One-on-One: UAA’s Matt Shasby sits down with Sports Director Jordan Rodenberger to discuss the state of Seawolf hockey

Published: Dec. 13, 2021 at 4:10 PM AKST
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ANCHORAGE, Alaska (KTUU) — At the date of hire, the University of Alaska Anchorage Seawolves were without a player on the roster, another coach on the staff and did not have a game scheduled for the 2022-23 season. Since then, Matt Shasby has hired an assistant coach, signed his first player and has confirmed a number of games for next season’s independent schedule.

Alaska News Source Sports Director Jordan Rodenberger sat down with Shasby as he rebuilds a Division I hockey program from scratch.

Q: Joined now by Matt Shasby, new head coach of UAA hockey. It’s been a few weeks since that phrase has settled in, you know when I say that, Matt Shasby new Head Coach UAA hockey, how does that feel, what goes through your mind?

A: “It is the greatest honor of my professional career I walk in everyday to this rink, mind’s blown, come down in this locker room, see the jerseys hanging up knowing that I am in charge of this program moving forward is an incredible opportunity.”

Q: During this few week span what has the community response been like what is the feed back you have heard from the community?

A: “It’s been a blast, you go out to eat or you go to the local rinks — the people that are coming up to you congratulating you, excited about the future of this program, and that is what I want to see is those young and those young families excited about UAA hockey and it is my job to get the word out”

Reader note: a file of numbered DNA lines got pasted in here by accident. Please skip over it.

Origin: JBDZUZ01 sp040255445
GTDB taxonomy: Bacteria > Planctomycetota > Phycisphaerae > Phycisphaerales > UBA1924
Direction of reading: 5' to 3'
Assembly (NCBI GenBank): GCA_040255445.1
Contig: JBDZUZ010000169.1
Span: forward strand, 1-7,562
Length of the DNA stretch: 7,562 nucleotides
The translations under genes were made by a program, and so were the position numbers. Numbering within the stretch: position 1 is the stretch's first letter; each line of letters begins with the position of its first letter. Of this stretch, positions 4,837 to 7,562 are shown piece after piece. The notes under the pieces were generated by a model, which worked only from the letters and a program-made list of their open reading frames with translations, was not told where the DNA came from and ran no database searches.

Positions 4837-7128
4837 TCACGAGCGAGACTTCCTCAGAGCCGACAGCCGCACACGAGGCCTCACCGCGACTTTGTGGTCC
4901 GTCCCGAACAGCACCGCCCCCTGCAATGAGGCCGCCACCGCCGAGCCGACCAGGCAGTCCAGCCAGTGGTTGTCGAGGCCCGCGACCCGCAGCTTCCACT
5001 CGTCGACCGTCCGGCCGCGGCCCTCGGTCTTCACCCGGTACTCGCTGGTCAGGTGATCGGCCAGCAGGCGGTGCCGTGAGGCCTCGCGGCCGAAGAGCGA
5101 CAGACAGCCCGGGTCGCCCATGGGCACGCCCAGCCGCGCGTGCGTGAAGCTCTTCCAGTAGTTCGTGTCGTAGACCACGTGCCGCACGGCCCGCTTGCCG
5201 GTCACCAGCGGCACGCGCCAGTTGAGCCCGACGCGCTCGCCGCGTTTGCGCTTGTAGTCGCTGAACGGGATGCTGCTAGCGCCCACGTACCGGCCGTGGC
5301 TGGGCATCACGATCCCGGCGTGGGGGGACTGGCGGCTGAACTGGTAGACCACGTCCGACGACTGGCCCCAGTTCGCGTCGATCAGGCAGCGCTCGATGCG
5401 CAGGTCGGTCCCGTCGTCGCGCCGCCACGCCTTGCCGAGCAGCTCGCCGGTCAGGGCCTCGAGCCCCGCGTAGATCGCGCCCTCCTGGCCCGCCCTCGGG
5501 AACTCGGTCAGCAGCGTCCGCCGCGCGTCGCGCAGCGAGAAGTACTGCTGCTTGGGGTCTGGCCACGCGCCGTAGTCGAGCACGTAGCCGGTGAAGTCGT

Q: Definitely and when you see that excitement and that hype surrounding it what does that say about the anchorage and Alaska hockey community in general?

A: “It’s a thriving community and the way that people stood on the table and raised that $3 million they understand the importance of college hockey in the Southcentral area, they know that for hockey to be successful overall we need new Seawolves coming in and those Seawolves stick around in our community and become the next head coaches of the next wave of hockey players and that is what we are excited to do generate those students athletes that go on to be the leaders in our community”

Q: What has been the exciting parts of gathering an independent schedule? Making calls and stuff, what is the exciting part of putting together a schedule from scratch?

A: “Right so, pretty quickly after I got the job I was very fortunate for a couple of college coaches to reach out offers for those starting games in 2022-23, I’ve been able to build around that. I think the schedule that I have been able to create for next season is going to be highly competitive, maybe more competitive than an expansion college hockey team should try and bite off the first year. But even in ‘23, ‘24 I would say 90% of that schedule is done and it will be, I would put it up against any schedule in college hockey and that is kind of the mind frame I wanted to take is a very good, challenging schedule the first two years and now those recruits that we are talking to see that we are playing a college hockey schedule that is as good as anywhere in the country, so they are signing up to play at the highest levels of college hockey.”

Q: And so is that important to you when putting together a schedule, to have more of these tough challenges rather than a cupcake schedule?

A: “Absolutely I mean just this coming year we have Arizona State and we have UMass Lowell, we have Colorado College. We have Maine, we have Long Island and Fairbanks that are all on our schedule for this coming year. And the following year we have the defending national champion UMass Amherst, we have Penn State, we have Colorado college again, and Arizona State again. There are schools that are wanting to play us. They are not afraid to throw us a bone here to get the program started and that has been, it has been college guys wanting Alaska college hockey to be successful so they are willing to play us these first two years.